The Federal Circuit recently granted district courts broad personal jurisdiction over Hatch-Waxman Act defendants in Accorda Therapeutics, Inc. v. Mylan Pharmaceuticals, Inc. and declined to narrow venue in patent infringement suits in In re TC Heartland LLC.1

In Accorda, the Federal Circuit held that an ANDA filer could be sued for patent infringement in any judicial district in which the ANDA filer intends to market its ANDA products after approval. Id. at 10-11. Specifically, the Court allowed several patent holders to bring suit against Mylan in the District of Delaware even though Mylan is incorporated and has its principal place of business in West Virginia. Id. at 5.

Mylan moved to dismiss, arguing that the Fourteenth Amendment prevents the District of Delaware from exercising personal jurisdiction over Mylan because Mylan lacks minimum contacts with Delaware. Mylan also argued that the Court could only speculate on where it might sell its products in the future. In Mylan’s view, speculative future conduct could neither meet the minimum contacts standard required for personal jurisdiction nor the case or controversy requirement of Article III. See id. at 10-15.

The Federal Circuit rejected Mylan’s arguments and held that the District of Delaware had specific personal jurisdiction because Mylan intended to direct sales of its accused ANDA products into Delaware after obtaining FDA approval. Id. at 6-8. The panel reasoned that courts generally have the power to grant injunctions to prevent a defendant’s reasonably certain future conduct, and that Mylan was reasonably certain to sell its products in Delaware because Mylan maintains a distribution network in Delaware. Id at 10-15. The Court also viewed its ruling as consistent with the Hatch-Waxman Act, which allows courts to enjoin future sales. Id.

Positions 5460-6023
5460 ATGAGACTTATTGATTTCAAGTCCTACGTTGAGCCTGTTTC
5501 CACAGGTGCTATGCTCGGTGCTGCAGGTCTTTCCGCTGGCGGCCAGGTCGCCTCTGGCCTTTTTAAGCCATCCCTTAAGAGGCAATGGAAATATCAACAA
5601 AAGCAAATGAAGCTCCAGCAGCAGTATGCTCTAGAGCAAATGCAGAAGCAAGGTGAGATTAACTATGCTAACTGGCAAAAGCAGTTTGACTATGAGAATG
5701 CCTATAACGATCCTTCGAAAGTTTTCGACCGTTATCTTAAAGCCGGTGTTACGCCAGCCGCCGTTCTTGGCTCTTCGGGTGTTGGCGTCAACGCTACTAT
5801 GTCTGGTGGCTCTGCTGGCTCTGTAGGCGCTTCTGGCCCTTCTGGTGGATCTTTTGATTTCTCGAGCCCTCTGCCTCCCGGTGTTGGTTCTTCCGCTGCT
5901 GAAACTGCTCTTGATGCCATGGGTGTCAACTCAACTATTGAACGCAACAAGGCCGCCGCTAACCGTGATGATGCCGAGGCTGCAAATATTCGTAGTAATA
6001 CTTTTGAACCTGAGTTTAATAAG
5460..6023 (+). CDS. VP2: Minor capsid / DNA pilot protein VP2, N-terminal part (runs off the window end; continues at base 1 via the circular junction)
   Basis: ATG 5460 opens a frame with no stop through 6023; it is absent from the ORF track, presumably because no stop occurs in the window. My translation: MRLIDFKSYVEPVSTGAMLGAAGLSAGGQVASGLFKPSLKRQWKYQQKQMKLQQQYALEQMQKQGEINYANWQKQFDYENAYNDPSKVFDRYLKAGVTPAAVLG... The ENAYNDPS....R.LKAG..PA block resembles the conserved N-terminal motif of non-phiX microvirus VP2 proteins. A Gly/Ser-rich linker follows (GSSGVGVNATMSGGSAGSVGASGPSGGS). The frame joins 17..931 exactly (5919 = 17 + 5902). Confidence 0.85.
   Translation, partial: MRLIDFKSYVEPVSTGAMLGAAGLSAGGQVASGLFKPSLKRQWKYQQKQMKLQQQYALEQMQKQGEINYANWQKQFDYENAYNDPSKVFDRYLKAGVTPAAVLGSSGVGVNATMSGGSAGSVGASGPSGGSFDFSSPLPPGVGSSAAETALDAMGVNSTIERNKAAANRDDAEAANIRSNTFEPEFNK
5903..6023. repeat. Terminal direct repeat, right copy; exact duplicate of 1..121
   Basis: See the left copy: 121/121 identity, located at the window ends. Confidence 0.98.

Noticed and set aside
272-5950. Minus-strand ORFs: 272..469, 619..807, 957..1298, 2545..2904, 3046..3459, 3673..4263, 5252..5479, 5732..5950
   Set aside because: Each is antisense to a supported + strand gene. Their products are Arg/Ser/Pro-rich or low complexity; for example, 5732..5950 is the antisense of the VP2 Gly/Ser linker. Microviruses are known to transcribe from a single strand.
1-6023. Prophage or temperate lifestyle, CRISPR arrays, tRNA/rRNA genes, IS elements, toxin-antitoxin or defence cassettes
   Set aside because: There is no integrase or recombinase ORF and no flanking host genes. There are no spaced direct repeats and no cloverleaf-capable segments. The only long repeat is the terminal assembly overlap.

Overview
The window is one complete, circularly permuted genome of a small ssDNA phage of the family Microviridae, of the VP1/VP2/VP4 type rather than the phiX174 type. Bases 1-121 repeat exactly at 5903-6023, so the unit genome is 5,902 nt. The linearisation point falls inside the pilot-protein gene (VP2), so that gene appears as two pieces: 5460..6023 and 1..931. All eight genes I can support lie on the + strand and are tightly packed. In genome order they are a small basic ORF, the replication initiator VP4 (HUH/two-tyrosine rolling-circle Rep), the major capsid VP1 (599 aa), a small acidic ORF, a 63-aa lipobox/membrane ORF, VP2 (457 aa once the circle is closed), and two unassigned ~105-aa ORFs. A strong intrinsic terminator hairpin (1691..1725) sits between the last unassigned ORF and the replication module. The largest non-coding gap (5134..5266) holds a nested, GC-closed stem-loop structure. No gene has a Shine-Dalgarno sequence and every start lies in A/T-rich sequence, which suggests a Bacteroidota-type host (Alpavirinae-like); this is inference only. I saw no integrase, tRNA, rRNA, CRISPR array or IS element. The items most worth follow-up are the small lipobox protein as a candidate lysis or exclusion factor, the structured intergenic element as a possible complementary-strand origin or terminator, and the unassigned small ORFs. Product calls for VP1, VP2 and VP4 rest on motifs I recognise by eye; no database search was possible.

In reaching its conclusion, the Court distinguished Zeneca Limited v. Mylan Pharmaceuticals, Inc., No. 97-1477 (Fed. Cir. Apr. 1, 1999). In Zeneca, the Federal Circuit held that Mylan’s filing of an ANDA application with an FDA office in Maryland was not sufficient to grant the District of Maryland personal jurisdiction over Mylan. In one opinion, the court applied a “government contacts” exception to personal jurisdiction—i.e., merely petitioning a federal agency that is located in a particular forum does not subject a corporation to suit in that forum. The government contacts exception finds its roots in the First Amendment right to petition the government.

The Federal Circuit also declined to narrow venue in patent cases in TC Heartland. The court rejected TC Heartland’s proposal to limit patent suits to: (i) a defendant’s home forum; or (ii) a forum where it both commits infringing acts and has a regular and established place of business. The court’s opinion addressed the interaction between two venue statutes.